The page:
In trouble again
For some time there, he was the face of a new Ireland, the working class boy who attended all-Irish Gaelscoils and went on to become a world champion in a new sport. Then he had a number of run-ins with authorities, both civil and in his sport. He had only recently ended a short term of community service mandated by the courts when he was arrested in Miami for what was described as ‘strong-arm robbery and criminal mischief’. He was released on bail, after posting a bond, variously described as $5 000 or $12 500, and it is presumed that case will go to court. If he is found guilty, those numbers will be small compared to what he will lose if he is deported from America and not allowed to return.
It was bound to happen. If the Brits could have the world’s attention for months at a time, why not the Irish? So, a group has been set up calling itself the Irexit Freedom to Prosper party. One of the keynote speakers at their recent conference was Nigel Farage, the man who started the whole debacle engulfing Britain at the moment; another speaker was the noted contrarian John Waters. One of the younger speakers wore a Make America Great Again baseball cap; another young woman said she was there because she was a big fan of Farage and felt that it was time Ireland “took a few leaves out of Donald Trump’s book.” Another prominent supporter of Irexit is Ray Basset, a former ambassador to Canada, who spent a number of years as First Secretary at the Irish Embassy in Canberra.
The face was famous in the ‘70s when he was Minister for Finance. It was the time of the first oil crisis and hard decision had to be made, many of them by him. Indeed, the other members of the Fine Gael government of Liam Cosgrave tended to hide behind him, allowing him to take the flak. You could always blame Richie.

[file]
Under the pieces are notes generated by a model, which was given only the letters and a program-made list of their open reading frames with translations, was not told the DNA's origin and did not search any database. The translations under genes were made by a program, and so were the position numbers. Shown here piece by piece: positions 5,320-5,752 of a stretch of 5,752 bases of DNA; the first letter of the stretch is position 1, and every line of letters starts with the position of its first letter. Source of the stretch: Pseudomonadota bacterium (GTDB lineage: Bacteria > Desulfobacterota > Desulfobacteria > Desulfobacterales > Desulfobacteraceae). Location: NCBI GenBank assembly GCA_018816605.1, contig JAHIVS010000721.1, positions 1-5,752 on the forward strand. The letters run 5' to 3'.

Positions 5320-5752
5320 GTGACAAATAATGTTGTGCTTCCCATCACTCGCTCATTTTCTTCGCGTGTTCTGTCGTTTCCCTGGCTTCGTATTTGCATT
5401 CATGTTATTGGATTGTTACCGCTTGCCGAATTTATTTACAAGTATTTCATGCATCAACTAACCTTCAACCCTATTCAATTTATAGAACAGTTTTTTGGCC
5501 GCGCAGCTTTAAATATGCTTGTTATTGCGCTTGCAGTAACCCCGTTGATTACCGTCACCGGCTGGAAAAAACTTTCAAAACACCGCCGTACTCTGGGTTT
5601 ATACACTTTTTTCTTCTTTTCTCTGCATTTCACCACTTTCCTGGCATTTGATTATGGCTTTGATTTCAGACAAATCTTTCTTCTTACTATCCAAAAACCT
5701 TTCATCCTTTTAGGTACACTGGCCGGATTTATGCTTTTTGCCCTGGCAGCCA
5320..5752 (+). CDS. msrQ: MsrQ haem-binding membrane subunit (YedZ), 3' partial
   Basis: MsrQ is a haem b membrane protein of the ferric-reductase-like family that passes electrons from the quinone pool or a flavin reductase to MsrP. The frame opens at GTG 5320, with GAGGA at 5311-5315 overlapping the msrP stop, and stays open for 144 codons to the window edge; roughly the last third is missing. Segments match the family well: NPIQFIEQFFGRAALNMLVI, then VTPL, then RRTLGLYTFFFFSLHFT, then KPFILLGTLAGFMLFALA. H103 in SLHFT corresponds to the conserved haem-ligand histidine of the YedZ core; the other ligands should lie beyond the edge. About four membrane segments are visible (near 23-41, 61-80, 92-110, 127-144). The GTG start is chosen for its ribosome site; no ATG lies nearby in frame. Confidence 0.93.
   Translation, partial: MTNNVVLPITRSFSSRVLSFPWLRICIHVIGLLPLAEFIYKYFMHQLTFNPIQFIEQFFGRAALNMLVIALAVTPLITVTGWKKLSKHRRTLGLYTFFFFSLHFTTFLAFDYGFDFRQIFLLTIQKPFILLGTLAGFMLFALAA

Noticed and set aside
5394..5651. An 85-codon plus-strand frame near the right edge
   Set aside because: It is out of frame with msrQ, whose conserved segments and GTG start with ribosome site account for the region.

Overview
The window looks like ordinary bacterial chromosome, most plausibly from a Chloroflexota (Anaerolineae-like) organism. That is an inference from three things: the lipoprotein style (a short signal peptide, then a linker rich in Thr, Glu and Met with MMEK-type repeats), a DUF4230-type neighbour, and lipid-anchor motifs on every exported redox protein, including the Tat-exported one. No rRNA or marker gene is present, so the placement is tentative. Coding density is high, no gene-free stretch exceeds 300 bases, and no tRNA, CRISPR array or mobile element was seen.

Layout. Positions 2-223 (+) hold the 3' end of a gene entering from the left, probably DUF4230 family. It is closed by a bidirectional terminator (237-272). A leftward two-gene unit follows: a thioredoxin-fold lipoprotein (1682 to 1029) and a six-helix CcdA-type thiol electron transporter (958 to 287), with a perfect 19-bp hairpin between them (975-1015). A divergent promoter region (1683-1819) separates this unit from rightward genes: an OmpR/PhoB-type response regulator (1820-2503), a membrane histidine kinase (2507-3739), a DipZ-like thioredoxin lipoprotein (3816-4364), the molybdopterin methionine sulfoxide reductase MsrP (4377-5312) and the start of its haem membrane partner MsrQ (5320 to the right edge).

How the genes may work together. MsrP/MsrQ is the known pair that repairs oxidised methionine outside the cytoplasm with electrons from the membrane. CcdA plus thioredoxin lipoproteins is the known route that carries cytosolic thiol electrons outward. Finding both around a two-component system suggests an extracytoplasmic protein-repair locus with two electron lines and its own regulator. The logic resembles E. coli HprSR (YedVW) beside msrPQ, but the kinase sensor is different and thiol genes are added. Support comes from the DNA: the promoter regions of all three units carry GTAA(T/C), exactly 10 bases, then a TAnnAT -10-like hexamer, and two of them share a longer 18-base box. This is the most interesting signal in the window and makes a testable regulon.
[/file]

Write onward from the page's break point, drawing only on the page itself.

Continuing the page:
He was TD for a number of Dublin constituencies for 25 years and was then elected to the European Parliament where he served for 14 years. In a tribute to him, the current Taoiseach Mr Varadkar said, “the legacy of distinguished and selfless service he gave Fine Gael, his constituents and the country remains a benchmark for those of us in public service today.”
Richie Ryan died just before St Patrick’s Day. He was aged 90. Ar dheis De go raibh a anam.
Who is in charge of the clattering train?
The axles creak and the couplings strain.
For the pace is hot and the points are near
And sleep hath deadened the driver’s ear,
And signals flash through the night in vain.
WHO IS IN CHARGE OF THE CLATTERING TRAIN?
Eighty years ago, Winston Churchill quoted that verse by Edward J Milliken to indicate his despair at the way British politicians were dealing with events in Europe . His grandson Sir Nicholas Soames MP quoted it recently in a different (?) context. He is a Remainer, and suggests that May’s deal may be the best option.
No comments please on the role being played by the DUP – Ian Paisley’s party – in helping to keep the train on its wobbly tracks.